Uterine cancer (cancer of the uterus) is the 4th most common type of cancer in women. Each year, approximately 65,000 new cases of uterine cancer are diagnosed in the U.S. This accounts for about 3.5% of all cancer cases. The incidence rate of uterine cancer among black women is twice as high compared to white women in the U.S.
In October 2022, the results of a groundbreaking new medical study on the association between hair relaxers and cancer were published in the Journal of the National Cancer Institute. The study took over 10 years and looked at the incidence rate of cancer among women who regularly used hair relaxers vs. women who never used hair relaxers.
The study found that women who used hair relaxers were more than twice as likely to be diagnosed with uterine cancer compared to non-users. More than twice is a huge finding that has jump-started the hair relaxer litigation.
Even more significant, the incidence rate of uterine cancer increase was even higher among women who reported using hair relaxers more frequently.
In other words, the more hair relaxer the women used, the higher their risk of uterine cancer. This study marked the first epidemiologic evidence showing a clear and definitive connection between hair relaxers and uterine cancer.
Hair Relaxer Can Cause Ovarian Cancer
Each year only 20,000 cases of ovarian cancer are diagnosed in the U.S., making it relatively rare. Unfortunately, ovarian cancer only has a 5-year survival rate of 47%. This is mostly because ovarian cancer has very few symptoms in its earlier phases and is usually not diagnosed until the cancer has already spread.
In 2021, a research article from NIH reported that the results of a major long-term study found an association between the use of chemical hair relaxers and higher rates of ovarian cancer. The study showed that women who regularly used hair relaxer (more than 4 times per year) displayed a 50% increased risk of ovarian cancer.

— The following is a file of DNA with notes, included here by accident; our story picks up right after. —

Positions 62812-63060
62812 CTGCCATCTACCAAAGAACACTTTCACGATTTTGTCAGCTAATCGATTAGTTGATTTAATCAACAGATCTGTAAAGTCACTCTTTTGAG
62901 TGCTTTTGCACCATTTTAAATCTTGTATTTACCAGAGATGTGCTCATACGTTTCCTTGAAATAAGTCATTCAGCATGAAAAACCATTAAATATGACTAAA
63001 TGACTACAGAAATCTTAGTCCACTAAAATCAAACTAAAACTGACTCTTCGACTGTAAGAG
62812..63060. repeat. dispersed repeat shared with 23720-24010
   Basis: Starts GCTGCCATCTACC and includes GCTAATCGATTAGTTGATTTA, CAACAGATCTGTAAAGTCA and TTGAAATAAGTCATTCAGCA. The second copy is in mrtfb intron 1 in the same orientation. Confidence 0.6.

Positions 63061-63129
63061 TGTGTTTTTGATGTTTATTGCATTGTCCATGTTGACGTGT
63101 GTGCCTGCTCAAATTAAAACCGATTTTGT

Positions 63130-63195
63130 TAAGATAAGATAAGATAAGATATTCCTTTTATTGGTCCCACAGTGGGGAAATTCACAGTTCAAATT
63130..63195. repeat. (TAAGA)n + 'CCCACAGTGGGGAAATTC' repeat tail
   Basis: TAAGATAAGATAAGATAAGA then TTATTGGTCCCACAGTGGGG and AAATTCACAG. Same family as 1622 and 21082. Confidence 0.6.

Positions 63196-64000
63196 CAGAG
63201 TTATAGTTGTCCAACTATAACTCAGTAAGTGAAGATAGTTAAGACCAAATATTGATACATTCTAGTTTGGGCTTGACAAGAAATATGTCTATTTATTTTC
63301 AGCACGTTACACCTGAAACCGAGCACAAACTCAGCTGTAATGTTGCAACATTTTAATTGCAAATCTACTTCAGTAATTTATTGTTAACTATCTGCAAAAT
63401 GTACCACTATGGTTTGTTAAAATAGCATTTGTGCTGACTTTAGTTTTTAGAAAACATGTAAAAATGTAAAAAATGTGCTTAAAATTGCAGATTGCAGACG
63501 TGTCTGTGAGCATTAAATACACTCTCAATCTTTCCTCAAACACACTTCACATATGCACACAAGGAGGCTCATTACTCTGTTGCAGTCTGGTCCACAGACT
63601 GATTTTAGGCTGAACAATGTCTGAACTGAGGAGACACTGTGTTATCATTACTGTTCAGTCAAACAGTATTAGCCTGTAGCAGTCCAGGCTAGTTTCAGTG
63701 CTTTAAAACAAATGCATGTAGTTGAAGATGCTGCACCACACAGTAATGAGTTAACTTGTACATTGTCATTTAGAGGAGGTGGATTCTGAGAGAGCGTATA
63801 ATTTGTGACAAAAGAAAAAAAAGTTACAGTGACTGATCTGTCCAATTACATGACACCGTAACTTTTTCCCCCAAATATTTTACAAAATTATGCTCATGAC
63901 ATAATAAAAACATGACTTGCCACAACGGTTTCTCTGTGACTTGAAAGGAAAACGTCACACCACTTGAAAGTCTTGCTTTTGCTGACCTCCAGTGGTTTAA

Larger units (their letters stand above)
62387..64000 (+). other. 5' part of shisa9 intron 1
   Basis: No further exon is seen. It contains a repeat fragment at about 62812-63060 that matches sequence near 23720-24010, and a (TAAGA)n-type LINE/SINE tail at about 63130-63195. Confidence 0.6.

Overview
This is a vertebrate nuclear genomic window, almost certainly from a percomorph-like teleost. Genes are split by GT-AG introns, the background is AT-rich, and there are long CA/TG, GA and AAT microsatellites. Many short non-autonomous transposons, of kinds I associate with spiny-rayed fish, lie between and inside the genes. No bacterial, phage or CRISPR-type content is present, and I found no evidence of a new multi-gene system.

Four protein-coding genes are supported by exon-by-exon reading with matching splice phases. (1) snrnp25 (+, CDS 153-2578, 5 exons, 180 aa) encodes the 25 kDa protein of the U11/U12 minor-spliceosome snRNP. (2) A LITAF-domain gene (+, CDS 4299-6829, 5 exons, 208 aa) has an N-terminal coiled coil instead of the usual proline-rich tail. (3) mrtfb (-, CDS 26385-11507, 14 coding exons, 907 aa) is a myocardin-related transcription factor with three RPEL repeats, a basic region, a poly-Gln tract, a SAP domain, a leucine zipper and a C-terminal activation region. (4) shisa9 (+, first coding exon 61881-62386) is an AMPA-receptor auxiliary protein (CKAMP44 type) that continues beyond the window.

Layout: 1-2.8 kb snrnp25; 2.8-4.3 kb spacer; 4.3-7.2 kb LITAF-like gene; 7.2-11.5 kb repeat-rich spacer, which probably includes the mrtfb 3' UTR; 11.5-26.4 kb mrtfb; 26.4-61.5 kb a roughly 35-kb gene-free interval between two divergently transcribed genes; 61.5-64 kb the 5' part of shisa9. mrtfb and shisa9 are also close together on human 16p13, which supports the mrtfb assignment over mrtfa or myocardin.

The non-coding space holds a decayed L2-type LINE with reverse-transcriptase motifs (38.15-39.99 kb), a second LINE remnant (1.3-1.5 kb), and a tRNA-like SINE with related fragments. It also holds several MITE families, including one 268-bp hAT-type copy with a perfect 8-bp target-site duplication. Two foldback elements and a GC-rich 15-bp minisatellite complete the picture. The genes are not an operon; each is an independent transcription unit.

Hair Relaxer Cancer Lawsuits
Just a few weeks after the publication of the study linking chemical hair relaxers to uterine cancer, a product liability lawsuit was filed against several cosmetic companies alleging that their hair relaxers caused uterine cancer. The lawsuit (Mitchell v. L’Oreal, et al. – 1:22-cv-5815) was filed in federal court in Chicago. The plaintiff, Jenny Mitchell, is a Missouri resident who used chemical hair relaxers her entire life.
The lawsuit alleges that Mitchell started using hair relaxers when she was 10 years old. Like many black women in America, Mitchell used hair relaxer products every 6-8 weeks for the next 18 years. In 2018, when she was just 28 years old, Mitchell was diagnosed with uterine cancer.
The hair relaxer lawsuit filed by Jenny Mitchell is the first of what could potentially be thousands of new product liability lawsuits filed against cosmetic companies that manufacture chemical hair relaxers. These lawsuits will allege that the manufacturers knew, or should have known, that the chemicals in their products could increase the risk of uterine cancer.
What Hair Relaxer Lawsuit Settlement Amounts Should We Expect?
Assuming the causation evidence linking hair relaxers to uterine cancer is adequate, our lawyers believe that a strong case could have an average settlement payout of $300,000 with compensation ranging from $150,000 to $1,750,000. Cases with young plaintiffs could be worth significantly more because uterine cancer and other reproductive injuries typically result in permanent infertility.
Let’s point out the obvious. It is way too early to say with any degree of certainty how much hair relaxer uterine cancer lawsuits could be worth at trial or in a settlement. So you should be skeptical of any lawyer making settlement amount predictions this early in the game. The first hair relaxer cancer lawsuits are just now getting filed. The scientific evidence on causation has not been tested in court.